Thomas Scott was born at Kilconquhar, Fife, Scotland, on 14 February 1816, the son of John Scott and his wife, Christian (Christy) Bisset. As a young man Thomas worked as a ploughman. On 30 December 1837 he married Ann (Annie) Wilson at Logie and with his wife and son emigrated to New Zealand as an assisted immigrant on the Olympus, arriving at Wellington on 20 April 1841. The Scotts' first child died on the voyage but seven more children were born in New Zealand.
There is no record of Scott's early life in the colony until September 1844 when he took over from Henry Burling the conveyance of the Wellington to Wanganui overland mail. He continued the service until it was suspended in May 1845. His application in April 1846 to join the Wellington Armed Police Force listed his status as 'labourer of Makara'. While serving in the police, under Major D. S. Durie, Scott was involved in the 1846 skirmishes in the Wellington district. One obituary claims that he personally captured the chief Te Kaeaea during the July 1846 raid on Taupo pa, Porirua, to arrest Te Rauparaha. He was awarded the New Zealand Medal in 1872 for his police service. In August 1848, while garrisoned at Waikanae, he owned a general store, which was run by his wife.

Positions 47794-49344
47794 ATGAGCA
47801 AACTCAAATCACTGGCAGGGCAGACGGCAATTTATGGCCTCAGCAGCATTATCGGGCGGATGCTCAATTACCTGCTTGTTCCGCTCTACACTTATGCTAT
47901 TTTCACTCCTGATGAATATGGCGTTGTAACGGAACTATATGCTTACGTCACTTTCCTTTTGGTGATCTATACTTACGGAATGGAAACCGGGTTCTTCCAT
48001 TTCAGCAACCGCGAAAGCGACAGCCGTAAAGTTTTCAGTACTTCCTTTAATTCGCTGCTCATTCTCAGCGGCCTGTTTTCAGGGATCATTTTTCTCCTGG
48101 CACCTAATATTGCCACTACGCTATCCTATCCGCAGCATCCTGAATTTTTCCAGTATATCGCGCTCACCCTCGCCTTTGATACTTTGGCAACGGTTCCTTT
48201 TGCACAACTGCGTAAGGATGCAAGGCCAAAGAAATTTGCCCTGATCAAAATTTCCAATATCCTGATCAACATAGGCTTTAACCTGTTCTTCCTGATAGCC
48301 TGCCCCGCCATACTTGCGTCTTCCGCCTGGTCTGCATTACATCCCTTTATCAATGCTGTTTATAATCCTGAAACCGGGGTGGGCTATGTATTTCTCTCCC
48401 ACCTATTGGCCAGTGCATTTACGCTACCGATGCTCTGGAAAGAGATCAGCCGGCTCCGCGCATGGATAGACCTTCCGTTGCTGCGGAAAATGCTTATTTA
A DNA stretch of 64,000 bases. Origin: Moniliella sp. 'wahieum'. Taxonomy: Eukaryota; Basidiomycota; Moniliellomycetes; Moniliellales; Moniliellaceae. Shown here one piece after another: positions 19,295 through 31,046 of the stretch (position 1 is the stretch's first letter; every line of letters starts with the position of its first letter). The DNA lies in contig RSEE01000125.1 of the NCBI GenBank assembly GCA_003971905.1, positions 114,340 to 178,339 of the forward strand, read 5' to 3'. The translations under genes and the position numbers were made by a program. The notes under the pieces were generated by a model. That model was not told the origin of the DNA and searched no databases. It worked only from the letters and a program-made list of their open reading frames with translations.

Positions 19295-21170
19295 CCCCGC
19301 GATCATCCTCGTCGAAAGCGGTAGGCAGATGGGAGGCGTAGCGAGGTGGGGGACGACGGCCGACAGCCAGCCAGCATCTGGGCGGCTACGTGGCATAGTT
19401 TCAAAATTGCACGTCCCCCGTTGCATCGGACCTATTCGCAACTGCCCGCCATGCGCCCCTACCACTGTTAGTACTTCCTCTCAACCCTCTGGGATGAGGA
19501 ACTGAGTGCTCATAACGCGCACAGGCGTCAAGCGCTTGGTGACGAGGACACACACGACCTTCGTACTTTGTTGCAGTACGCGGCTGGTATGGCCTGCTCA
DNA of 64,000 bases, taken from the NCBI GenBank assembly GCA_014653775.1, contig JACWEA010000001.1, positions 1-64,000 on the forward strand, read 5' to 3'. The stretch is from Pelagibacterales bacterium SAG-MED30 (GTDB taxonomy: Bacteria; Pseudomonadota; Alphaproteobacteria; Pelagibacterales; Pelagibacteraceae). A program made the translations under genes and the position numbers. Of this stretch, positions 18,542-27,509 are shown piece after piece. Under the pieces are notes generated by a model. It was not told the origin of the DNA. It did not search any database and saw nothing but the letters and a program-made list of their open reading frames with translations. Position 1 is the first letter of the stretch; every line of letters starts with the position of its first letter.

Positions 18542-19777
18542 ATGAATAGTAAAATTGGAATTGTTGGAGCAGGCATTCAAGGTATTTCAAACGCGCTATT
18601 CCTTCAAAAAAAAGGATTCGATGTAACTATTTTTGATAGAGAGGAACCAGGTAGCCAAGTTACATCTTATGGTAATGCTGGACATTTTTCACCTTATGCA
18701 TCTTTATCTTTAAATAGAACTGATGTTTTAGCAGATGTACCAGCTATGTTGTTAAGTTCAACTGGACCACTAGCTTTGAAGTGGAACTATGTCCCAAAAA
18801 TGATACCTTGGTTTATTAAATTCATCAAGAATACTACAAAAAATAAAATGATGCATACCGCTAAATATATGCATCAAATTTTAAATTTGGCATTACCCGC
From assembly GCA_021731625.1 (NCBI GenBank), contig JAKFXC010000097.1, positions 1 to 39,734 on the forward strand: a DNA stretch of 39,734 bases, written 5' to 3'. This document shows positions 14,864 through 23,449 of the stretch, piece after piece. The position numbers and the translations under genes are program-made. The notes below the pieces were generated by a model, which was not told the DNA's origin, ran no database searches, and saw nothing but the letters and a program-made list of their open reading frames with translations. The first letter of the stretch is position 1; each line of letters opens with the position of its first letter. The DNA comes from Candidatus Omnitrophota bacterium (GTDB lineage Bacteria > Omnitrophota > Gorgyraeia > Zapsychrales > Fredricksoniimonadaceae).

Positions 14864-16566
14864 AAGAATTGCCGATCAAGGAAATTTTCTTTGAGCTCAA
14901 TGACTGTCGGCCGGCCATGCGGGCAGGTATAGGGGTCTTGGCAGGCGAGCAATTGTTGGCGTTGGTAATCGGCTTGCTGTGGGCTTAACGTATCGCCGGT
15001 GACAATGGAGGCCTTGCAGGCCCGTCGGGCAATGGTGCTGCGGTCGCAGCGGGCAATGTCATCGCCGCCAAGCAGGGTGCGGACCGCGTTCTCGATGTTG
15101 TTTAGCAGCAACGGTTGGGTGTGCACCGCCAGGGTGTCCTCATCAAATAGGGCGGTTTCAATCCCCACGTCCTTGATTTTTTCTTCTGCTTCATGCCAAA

From October 1849 until his death Thomas Scott operated Scott's Ferry, near the mouth of the Rangitikei River. He and his wife also managed the general store and hotel associated with the ferry. Until the opening of inland coach and rail routes, Scott's Ferry was situated on the only route between Wellington and Wanganui. Consequently Thomas and Annie Scott hosted and provisioned many travellers. The hospitality and food at Scott's Ferry was renowned, mainly thanks to Annie Scott's efforts. One guest, J. G. Wilson, wrote of his first visit in 1873: 'Foxton was a dreadfully uncomfortable place in those days…but Mrs Scott's was a haven of rest. Here we had breakfast. A spotlessly clean tablecloth, a heaped up plate of fresh scones and fresh fish caught that morning, was a dish fit for a king's breakfast'.
The store served as post office, with Scott as postmaster. For a period he also acted as pilot for craft trading between Wellington and Rangitikei, and he exported produce from Rangitikei and imported supplies for the settlers of the district. The opening of a branch store at Rongotea in February 1881 probably precipitated his bankruptcy later in the year.
Thomas Scott is known in the Rangitikei region for his exploits as a contract mail carrier between Wellington and New Plymouth. However, there are few facts to support the legend. It is certain that Scott carried mail between Wellington and Wanganui in 1844 and 1845 and there is fragmentary evidence to suggest that he was responsible for an early inland mail service. Nothing more can be confirmed.
Scott fought constant battles: with the authorities, with floods and fire, with debtors, with a declining income, with a daughter's unwanted suitor and, latterly, with his own intemperance. These battles resulted in many small litigations and two major convictions: he was found guilty of assault and, after the hotel lost its licence, of 'sly grogging'.
Annie Scott died on 7 July 1879 and on 12 March 1881 Thomas married a widow, Charlotte Pringle Bromley, at Marton. Thomas Scott died on 16 January 1892 and is buried on the now abandoned site of the Parewanui Presbyterian church, which he had helped to establish. His widow and her son operated the ferry until it was taken over by the Manawatu County Council.